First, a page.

Why would you compare a 55+ community with an urban core? Most suburban areas would pale in comparison to the "real vibrancy" of the urban core. The correct comparison for a 55+ community would be a typical mixed-age-group suburban housing tract. And when you make such a comparison, I'm pretty confident that the 55+ community will be more vibrant that the typical sleepy suburb. (Unless you consider school buses to be vibrant.)
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Old 06-12-2014, 05:52 AM
 
35,324 posts, read 25,219,560 times
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Quote:
Originally Posted by MadManofBethesda View Post
Why would you compare a 55+ community with an urban core? Most suburban areas would pale in comparison to the "real vibrancy" of the urban core. The correct comparison for a 55+ community would be a typical mixed-age-group suburban housing tract. And when you make such a comparison, I'm pretty confident that the 55+ community will be more vibrant that the typical sleepy suburb. (Unless you consider school buses to be vibrant.)
That's exactly my point. Thank you for making it for me, they tend to be more like suburban communities with activities. Not a really vibrant place to live. I'm an outdoors person, fishing, nature photography, hiking, etc... yet there is no way I'd have my primary abode be in the suburbs or a rural area, just not enough energy. It makes sense that we see many urban core areas being re-populated by empty nesters and retirees.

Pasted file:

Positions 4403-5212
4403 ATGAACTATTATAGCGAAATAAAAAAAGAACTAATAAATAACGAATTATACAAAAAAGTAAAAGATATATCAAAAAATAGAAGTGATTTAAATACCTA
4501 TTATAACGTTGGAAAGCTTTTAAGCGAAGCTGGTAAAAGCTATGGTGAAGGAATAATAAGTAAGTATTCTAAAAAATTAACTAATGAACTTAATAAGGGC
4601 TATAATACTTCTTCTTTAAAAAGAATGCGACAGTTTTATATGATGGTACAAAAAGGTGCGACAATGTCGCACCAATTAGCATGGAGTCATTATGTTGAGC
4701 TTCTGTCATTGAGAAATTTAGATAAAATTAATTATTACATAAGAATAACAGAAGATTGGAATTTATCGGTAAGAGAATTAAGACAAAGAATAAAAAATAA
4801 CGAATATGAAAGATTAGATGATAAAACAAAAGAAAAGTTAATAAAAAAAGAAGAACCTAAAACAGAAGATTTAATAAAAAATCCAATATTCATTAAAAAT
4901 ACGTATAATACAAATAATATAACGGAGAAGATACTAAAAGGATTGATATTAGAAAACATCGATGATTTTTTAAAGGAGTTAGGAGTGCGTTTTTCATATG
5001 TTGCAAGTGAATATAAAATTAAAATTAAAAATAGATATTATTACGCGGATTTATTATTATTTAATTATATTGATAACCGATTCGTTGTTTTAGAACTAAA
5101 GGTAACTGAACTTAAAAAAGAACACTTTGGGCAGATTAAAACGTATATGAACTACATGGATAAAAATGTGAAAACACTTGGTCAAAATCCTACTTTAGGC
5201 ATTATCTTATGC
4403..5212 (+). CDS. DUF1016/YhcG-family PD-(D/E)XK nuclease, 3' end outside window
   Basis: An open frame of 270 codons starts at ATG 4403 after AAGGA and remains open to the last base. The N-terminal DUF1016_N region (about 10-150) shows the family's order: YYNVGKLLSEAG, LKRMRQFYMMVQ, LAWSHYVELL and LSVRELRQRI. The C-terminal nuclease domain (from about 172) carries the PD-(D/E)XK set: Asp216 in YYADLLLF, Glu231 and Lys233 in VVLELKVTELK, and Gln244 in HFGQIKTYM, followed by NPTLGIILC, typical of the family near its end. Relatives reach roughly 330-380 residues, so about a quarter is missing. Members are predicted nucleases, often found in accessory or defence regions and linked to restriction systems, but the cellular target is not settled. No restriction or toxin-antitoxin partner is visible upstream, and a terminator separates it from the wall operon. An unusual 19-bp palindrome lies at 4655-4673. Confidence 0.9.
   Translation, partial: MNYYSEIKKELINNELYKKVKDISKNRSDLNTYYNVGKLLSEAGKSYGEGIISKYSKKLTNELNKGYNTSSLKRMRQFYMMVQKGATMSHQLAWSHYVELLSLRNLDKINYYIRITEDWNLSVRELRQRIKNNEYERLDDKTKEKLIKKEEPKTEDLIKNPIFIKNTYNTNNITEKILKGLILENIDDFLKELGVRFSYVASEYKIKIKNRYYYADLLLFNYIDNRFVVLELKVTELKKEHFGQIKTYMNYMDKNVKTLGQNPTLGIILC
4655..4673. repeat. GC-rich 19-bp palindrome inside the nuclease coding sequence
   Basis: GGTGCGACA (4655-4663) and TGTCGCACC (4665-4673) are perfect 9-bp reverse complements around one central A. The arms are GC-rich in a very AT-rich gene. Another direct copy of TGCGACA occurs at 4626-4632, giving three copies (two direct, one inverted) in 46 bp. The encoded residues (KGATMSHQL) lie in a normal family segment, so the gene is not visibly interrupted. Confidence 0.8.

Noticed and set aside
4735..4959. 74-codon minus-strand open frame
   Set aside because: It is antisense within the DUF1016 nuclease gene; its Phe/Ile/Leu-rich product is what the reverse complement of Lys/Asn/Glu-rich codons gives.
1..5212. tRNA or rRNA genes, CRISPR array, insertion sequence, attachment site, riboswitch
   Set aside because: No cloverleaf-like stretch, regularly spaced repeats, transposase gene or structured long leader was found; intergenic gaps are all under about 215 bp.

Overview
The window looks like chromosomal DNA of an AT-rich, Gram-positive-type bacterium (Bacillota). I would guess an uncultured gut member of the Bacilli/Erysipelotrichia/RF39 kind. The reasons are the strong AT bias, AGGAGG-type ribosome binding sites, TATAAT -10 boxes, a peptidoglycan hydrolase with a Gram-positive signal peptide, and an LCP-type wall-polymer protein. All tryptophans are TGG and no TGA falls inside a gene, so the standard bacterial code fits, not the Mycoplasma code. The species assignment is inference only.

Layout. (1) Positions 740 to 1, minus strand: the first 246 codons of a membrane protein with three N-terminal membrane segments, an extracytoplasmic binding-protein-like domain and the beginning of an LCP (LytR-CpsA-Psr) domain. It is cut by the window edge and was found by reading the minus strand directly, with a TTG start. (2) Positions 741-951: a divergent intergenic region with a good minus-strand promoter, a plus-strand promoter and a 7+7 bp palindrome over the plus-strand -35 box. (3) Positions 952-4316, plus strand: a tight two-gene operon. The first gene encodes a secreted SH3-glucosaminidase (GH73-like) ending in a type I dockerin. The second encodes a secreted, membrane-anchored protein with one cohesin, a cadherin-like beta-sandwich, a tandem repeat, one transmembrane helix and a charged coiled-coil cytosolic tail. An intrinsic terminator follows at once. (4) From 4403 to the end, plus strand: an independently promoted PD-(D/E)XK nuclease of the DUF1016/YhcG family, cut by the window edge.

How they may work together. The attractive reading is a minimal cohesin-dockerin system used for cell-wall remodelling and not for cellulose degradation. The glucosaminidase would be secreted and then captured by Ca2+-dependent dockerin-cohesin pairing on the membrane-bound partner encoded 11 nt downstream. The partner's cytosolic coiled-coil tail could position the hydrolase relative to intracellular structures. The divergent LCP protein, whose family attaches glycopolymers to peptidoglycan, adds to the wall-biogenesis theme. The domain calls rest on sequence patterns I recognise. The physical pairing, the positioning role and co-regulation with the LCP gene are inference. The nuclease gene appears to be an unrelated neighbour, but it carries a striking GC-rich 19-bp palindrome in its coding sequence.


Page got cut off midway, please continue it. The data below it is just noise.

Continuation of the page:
(PS: To whoever likes to leave negative reps w/o signing them, go _____ yourself)


Quote:
Originally Posted by Robyn55 View Post
I'll tell you what bothered me about them. People above and below us with hard wood floors - many of whom liked to party late into the night. Blasting loud music. And be out at 1 am on their balconies making a lot of noise (when we had to be at work at 8 am the next day - or just wanted to go to sleep).

I live in the first SFH we have ever lived in now. Has its advantages - and disadvantages as well. But it is generally peaceful and quiet (one of its advantages). Robyn

Indeed. That would bother me too. I've not experienced that, even when living in college towns. I've often selected top level units though, when I could, to avoid some of that.